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Charles S. Clark

Senior Correspondent Charlie Clark joined Government Executive in the fall of 2009. He has been on staff at The Washington Post, Congressional Quarterly, National Journal, Time-Life Books, Tax Analysts, the Association of Governing Boards of Universities and Colleges, and the National Center on Education and the Economy. He has written or edited online news, daily news stories, long features, wire copy, magazines, books and organizational media strategies.
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Challenges await GSA’s plan to cut agency contract fees

September 25, 2012 The General Services Administration, as part of its top-to-bottom review of its operations, is eying a cut in the fees it charges other agencies that use the pre-negotiated contracts in its multiple award schedules program. The move comes as the White House is considering directing agencies to take advantage of ...

Next administration should broaden pay range within grades, academics say

September 24, 2012 Regardless of who wins the presidential election, the next administration should strengthen the federal workforce by narrowing salary disparities with the private sector through “tailored pay adjustments within the pay system and expanded within-grade pay ranges.” That’s one of a list of recommendations released Monday in the second of a ...

House Republican slams Homeland Security’s contract management

September 21, 2012 Senior leaders at the Homeland Security Department are “failing to hold acquisition programs accountable” in such key areas as border and airport security, a House subcommittee chairman charged Friday. Rep. Michael McCaul, R-Texas, told a hearing of the Homeland Security Subcommittee on Oversight, Investigations and Management that portions of the ...

Bonuses for Cutting Costs?

September 21, 2012 Republican senatorial candidate George Allen expressed faith in the federal workforce as a source for cost-savings ideas during his debate against Democrat Tim Kaine Thursday in Fairfax, Va. Asked by NBC News 4 Virginia bureau chief Julie Carey whether he would support any revenue in a budget deal, Allen launched ...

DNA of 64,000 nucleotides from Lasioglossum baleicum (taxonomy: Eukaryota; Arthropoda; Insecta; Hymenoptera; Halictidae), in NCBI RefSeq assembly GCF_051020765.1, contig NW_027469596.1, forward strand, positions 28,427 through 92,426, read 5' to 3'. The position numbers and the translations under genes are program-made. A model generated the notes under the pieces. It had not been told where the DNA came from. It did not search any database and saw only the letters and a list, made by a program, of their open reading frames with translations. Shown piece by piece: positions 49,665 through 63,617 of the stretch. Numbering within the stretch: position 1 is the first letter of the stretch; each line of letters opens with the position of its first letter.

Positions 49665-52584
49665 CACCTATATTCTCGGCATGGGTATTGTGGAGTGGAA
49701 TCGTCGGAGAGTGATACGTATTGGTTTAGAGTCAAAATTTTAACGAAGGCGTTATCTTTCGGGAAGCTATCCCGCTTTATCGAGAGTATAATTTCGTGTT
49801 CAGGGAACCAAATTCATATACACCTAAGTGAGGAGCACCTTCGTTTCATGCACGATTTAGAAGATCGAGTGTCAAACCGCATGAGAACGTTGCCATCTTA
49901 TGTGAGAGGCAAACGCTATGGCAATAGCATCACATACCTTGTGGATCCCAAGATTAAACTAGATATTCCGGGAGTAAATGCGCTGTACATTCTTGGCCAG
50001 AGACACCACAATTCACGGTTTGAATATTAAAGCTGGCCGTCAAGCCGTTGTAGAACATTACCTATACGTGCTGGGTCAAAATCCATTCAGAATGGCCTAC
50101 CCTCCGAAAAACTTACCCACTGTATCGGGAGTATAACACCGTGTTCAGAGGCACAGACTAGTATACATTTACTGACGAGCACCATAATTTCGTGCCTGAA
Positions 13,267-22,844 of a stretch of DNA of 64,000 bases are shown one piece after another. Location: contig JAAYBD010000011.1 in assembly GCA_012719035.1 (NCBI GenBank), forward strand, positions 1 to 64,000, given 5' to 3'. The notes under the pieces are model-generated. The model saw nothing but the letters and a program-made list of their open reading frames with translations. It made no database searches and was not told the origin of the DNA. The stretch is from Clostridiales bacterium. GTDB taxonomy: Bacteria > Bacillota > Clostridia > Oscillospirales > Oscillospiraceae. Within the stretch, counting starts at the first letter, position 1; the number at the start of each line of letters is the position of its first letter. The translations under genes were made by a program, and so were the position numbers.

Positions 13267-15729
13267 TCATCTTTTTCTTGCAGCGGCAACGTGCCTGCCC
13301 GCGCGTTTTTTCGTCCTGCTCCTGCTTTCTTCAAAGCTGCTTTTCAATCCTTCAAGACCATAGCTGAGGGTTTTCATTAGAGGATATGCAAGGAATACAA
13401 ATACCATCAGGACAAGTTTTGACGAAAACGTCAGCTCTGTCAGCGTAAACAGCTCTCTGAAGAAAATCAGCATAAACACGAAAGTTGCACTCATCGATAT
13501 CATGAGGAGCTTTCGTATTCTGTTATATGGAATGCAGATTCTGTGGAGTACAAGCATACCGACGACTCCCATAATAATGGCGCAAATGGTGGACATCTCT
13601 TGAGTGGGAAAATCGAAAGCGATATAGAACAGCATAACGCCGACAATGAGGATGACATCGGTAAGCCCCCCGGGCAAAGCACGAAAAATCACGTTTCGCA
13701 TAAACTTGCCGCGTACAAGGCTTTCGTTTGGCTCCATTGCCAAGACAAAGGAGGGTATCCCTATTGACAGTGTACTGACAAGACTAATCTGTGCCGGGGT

Furloughs remain a recurring theme in forecasting sequestration’s impact

September 20, 2012 On the eve of a vote to adjourn Congress until after the elections, top military and civilian Defense Department officials unveiled new details on the harm that looming across-the-board budget cuts would inflict if they kicked in this January. Warning two House panels of impending cuts to stateside training and ...

Contractors complain about Pentagon limits on labor rates

September 20, 2012 A key contractors trade group has accused the Pentagon of misinterpreting a 2011 law designed to limit the labor and overhead rates that companies charge for defense weapons and services. The Professional Services Council in a Sept. 18 letter to Undersecretary of Defense Frank Kendall charged that departmental guidance issued ...

Wanted: ‘Adult’ leaders to fend off sequestration

September 18, 2012 The inability of lawmakers to head off the looming threat of automatic budget cuts is a crisis that already is harming agencies and cries out for “adult” leaders to put patriotism over party, a prestigious panel of ex-government officials said Monday. Former Defense Secretary Robert Gates and former Joint Chiefs ...

Contractor suspensions and debarments on the rise, says White House

September 18, 2012 Suspensions and debarments of companies that violate federal contracting rules have increased across the government over the past three years, rising from just over 1,900 in fiscal 2009 to more than 3,000 in 2011, according to a new report. In a blog post scheduled for release Tuesday, White House Administrator ...

Whose Intelligence is Better?

September 17, 2012 The Sunday talk shows’ dissections of who’s to blame for the attacks on U.S. outposts in Arab nations included an eye-opening statement from Liz Cheney, former principal deputy assistant secretary of State for near eastern affairs. In a blast at the Obama administration on ABC’s “This Week,” the daughter of ...

GSA and Postal Service can improve property management, auditors say

September 17, 2012 Underused buildings and insufficient interagency coordination are causing the government’s two largest civilian property owners to miss opportunities for cost-saving collocation arrangements, auditors said in a a new report. The General Services Administration and the U.S. Postal Service, which manage more than 400,000 properties, rely too much on leasing and ...